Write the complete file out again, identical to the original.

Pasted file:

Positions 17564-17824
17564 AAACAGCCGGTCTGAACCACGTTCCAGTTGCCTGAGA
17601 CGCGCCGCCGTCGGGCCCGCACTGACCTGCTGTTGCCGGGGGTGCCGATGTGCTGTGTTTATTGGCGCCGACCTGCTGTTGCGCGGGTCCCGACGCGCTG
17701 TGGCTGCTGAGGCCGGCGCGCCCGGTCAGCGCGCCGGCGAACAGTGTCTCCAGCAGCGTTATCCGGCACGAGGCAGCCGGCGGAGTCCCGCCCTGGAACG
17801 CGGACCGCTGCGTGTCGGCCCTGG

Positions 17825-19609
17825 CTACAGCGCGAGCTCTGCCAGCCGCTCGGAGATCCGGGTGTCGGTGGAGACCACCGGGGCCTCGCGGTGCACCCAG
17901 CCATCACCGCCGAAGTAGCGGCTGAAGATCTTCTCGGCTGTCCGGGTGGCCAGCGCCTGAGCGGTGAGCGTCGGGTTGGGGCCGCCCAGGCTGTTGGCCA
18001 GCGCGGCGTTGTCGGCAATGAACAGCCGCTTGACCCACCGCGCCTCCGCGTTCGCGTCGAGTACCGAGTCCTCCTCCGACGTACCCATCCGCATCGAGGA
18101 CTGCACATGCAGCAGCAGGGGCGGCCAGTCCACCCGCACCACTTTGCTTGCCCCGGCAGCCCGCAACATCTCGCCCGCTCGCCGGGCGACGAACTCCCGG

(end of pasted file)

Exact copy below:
Positions 17564-17824
17564 AAACAGCCGGTCTGAACCACGTTCCAGTTGCCTGAGA
17601 CGCGCCGCCGTCGGGCCCGCACTGACCTGCTGTTGCCGGGGGTGCCGATGTGCTGTGTTTATTGGCGCCGACCTGCTGTTGCGCGGGTCCCGACGCGCTG
17701 TGGCTGCTGAGGCCGGCGCGCCCGGTCAGCGCGCCGGCGAACAGTGTCTCCAGCAGCGTTATCCGGCACGAGGCAGCCGGCGGAGTCCCGCCCTGGAACG
17801 CGGACCGCTGCGTGTCGGCCCTGG

Positions 17825-19609
17825 CTACAGCGCGAGCTCTGCCAGCCGCTCGGAGATCCGGGTGTCGGTGGAGACCACCGGGGCCTCGCGGTGCACCCAG
17901 CCATCACCGCCGAAGTAGCGGCTGAAGATCTTCTCGGCTGTCCGGGTGGCCAGCGCCTGAGCGGTGAGCGTCGGGTTGGGGCCGCCCAGGCTGTTGGCCA
18001 GCGCGGCGTTGTCGGCAATGAACAGCCGCTTGACCCACCGCGCCTCCGCGTTCGCGTCGAGTACCGAGTCCTCCTCCGACGTACCCATCCGCATCGAGGA
18101 CTGCACATGCAGCAGCAGGGGCGGCCAGTCCACCCGCACCACTTTGCTTGCCCCGGCAGCCCGCAACATCTCGCCCGCTCGCCGGGCGACGAACTCCCGG